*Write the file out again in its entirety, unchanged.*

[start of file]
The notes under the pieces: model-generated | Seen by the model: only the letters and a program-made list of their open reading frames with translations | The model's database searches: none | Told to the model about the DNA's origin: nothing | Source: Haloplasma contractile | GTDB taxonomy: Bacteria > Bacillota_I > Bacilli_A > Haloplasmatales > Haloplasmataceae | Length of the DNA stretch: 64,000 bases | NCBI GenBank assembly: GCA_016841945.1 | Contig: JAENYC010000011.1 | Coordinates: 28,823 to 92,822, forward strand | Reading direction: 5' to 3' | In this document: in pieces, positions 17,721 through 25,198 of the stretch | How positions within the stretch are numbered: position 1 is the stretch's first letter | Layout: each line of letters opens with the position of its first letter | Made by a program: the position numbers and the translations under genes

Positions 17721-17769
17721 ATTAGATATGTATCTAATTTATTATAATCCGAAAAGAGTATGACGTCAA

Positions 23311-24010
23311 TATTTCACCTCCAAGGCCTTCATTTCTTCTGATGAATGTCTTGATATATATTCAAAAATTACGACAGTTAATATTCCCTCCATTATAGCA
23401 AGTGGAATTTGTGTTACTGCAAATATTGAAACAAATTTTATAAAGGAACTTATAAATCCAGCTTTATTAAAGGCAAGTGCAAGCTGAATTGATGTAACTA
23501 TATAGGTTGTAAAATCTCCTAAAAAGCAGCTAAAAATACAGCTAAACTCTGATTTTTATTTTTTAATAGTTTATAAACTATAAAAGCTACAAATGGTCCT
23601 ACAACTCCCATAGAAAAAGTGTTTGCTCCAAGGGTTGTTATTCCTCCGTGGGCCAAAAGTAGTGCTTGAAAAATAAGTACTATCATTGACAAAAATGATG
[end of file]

The notes under the pieces: model-generated | Seen by the model: only the letters and a program-made list of their open reading frames with translations | The model's database searches: none | Told to the model about the DNA's origin: nothing | Source: Haloplasma contractile | GTDB taxonomy: Bacteria > Bacillota_I > Bacilli_A > Haloplasmatales > Haloplasmataceae | Length of the DNA stretch: 64,000 bases | NCBI GenBank assembly: GCA_016841945.1 | Contig: JAENYC010000011.1 | Coordinates: 28,823 to 92,822, forward strand | Reading direction: 5' to 3' | In this document: in pieces, positions 17,721 through 25,198 of the stretch | How positions within the stretch are numbered: position 1 is the stretch's first letter | Layout: each line of letters opens with the position of its first letter | Made by a program: the position numbers and the translations under genes

Positions 17721-17769
17721 ATTAGATATGTATCTAATTTATTATAATCCGAAAAGAGTATGACGTCAA

Positions 23311-24010
23311 TATTTCACCTCCAAGGCCTTCATTTCTTCTGATGAATGTCTTGATATATATTCAAAAATTACGACAGTTAATATTCCCTCCATTATAGCA
23401 AGTGGAATTTGTGTTACTGCAAATATTGAAACAAATTTTATAAAGGAACTTATAAATCCAGCTTTATTAAAGGCAAGTGCAAGCTGAATTGATGTAACTA
23501 TATAGGTTGTAAAATCTCCTAAAAAGCAGCTAAAAATACAGCTAAACTCTGATTTTTATTTTTTAATAGTTTATAAACTATAAAAGCTACAAATGGTCCT
23601 ACAACTCCCATAGAAAAAGTGTTTGCTCCAAGGGTTGTTATTCCTCCGTGGGCCAAAAGTAGTGCTTGAAAAATAAGTACTATCATTGACAAAAATGATG